• prostate cancer;
  • ultraviolet radiation;
  • prostate cancer susceptibility;
  • vitamin D receptor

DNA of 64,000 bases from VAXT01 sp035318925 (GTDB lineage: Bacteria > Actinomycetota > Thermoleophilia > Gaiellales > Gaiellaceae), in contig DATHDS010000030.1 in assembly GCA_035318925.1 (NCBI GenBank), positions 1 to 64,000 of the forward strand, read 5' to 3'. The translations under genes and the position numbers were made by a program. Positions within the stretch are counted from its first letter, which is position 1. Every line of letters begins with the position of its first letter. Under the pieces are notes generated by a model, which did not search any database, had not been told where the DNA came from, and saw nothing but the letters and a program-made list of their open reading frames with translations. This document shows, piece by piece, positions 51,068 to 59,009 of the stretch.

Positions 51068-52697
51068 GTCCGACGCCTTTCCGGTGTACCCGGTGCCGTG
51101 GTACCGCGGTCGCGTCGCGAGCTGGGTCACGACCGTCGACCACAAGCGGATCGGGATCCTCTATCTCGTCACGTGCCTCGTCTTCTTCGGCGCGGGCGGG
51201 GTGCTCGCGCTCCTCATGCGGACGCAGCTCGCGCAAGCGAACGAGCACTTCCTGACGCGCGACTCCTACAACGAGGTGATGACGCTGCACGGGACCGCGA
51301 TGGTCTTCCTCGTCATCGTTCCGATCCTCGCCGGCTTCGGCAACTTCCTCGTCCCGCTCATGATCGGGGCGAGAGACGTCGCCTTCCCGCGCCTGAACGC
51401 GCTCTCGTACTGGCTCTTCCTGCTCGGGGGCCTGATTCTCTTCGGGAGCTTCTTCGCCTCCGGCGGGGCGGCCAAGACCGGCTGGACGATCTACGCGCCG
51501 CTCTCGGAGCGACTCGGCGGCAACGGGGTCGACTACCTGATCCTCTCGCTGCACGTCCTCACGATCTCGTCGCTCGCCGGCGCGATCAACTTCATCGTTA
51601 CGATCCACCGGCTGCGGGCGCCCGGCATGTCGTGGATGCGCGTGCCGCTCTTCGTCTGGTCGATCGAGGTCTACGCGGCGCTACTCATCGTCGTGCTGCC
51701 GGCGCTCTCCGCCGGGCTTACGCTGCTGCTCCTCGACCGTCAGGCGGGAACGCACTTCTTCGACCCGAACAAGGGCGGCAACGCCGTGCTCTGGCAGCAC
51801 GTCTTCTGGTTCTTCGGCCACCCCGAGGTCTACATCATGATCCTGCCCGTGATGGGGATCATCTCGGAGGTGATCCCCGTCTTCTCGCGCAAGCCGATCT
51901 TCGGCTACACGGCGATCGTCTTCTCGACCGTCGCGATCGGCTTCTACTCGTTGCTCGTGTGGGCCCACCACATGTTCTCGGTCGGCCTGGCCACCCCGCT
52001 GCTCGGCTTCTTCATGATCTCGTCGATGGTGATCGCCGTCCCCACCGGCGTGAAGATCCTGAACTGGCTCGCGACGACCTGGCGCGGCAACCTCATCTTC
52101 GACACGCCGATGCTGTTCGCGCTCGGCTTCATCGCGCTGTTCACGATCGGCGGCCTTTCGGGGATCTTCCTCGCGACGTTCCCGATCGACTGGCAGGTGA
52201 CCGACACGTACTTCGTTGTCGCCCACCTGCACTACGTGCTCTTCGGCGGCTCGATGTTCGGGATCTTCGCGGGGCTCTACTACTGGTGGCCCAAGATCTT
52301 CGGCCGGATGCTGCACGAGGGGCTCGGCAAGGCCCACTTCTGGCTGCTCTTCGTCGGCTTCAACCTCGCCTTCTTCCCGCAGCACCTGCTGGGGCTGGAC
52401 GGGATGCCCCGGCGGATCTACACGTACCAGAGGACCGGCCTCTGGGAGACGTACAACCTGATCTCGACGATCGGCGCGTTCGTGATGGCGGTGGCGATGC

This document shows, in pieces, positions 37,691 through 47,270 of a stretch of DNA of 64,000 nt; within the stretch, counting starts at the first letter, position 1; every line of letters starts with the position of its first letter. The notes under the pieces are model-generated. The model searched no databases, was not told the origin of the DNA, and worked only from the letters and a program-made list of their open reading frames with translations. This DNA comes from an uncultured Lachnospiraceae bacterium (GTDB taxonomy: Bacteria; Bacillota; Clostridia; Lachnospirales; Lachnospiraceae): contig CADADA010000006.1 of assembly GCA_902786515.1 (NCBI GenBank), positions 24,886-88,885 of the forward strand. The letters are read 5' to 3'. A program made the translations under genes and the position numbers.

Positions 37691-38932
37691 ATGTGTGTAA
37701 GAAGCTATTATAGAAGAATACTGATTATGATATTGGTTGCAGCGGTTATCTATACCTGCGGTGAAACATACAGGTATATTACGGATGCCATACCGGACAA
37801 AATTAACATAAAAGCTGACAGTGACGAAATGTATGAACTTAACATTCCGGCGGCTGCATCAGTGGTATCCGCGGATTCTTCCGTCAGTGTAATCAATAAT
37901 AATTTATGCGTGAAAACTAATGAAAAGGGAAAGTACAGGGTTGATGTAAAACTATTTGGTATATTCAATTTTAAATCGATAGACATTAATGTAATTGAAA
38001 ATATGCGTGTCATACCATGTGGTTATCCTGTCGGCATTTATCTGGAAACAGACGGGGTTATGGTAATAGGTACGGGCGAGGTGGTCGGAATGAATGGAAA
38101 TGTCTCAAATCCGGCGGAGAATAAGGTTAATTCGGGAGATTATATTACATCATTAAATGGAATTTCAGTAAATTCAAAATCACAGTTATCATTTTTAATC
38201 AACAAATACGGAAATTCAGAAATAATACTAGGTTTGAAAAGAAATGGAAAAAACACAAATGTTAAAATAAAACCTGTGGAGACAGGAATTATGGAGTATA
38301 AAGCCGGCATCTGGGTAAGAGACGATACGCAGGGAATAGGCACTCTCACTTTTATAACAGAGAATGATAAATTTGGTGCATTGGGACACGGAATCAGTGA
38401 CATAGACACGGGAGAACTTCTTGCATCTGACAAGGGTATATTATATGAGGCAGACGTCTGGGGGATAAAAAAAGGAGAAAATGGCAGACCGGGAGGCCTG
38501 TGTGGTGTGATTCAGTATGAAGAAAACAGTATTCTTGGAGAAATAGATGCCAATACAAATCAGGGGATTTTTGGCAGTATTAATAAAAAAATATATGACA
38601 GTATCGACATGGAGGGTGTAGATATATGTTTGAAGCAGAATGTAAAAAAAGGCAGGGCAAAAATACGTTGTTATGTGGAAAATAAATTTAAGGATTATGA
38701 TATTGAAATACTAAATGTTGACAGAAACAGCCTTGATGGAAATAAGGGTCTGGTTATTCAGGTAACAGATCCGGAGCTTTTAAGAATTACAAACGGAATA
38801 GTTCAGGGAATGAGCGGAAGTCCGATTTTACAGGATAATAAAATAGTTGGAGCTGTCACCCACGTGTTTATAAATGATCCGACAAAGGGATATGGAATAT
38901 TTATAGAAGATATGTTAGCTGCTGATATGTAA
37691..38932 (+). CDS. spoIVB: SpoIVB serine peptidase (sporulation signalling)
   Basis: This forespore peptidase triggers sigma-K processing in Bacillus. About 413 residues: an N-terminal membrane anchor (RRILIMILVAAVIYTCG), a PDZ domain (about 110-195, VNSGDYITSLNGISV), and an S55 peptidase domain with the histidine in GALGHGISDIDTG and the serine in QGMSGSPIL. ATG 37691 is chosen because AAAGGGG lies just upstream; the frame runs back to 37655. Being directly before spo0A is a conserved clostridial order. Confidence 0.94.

Ultraviolet radiation (UVR) exposure may protect against prostate cancer development via a mechanism involving vitamin D. The vitamin D receptor (VDR) gene is therefore a candidate susceptibility factor for prostate cancer. This possibility has been previously investigated with conflicting results. We examined the association of VDR genotypes (variants at the CDX-2, Fok1, and Taq1 sites), haplotypes, and genotype combinations with risk by studying 368 prostate cancer and 243 benign prostatic hypertrophy (BPH) patients. CDX-2, Fok1, and Taq1 genotype and haplotype frequencies were not significantly different in cancer and BPH patients. As the impact of VDR polymorphisms may depend on UVR exposure, we studied associations of variants with risk in men stratified into low (below median) and high (above median) cumulative exposure/year groups. In men with UVR exposure above the median (1,100 hr/year), CDX-2 GA and AA (odds ratios [OR] = 2.11 and 2.02, respectively) and Fok1 ff (OR = 2.91) were associated with increased prostate cancer risk. No associations were observed for Taq1 genotypes. Of the genotype combinations, relative to all other CDX-2 and Taq1 and combinations, GGTT (P = 0.022, OR = 0.30), and relative to all other Fok1 and Taq1 combinations, FFTT (P = 0.026, OR = 0.35) were associated with reduced prostate cancer risk in the presence of the main effects. None of the other two- or three-genotype combinations was associated with risk. These data indicate that VDR variants influence prostate cancer risk and that this association is dependent on the extent of UVR exposure. Environ. Mol. Mutagen. 43:121–127, 2004. © 2004 Wiley-Liss, Inc.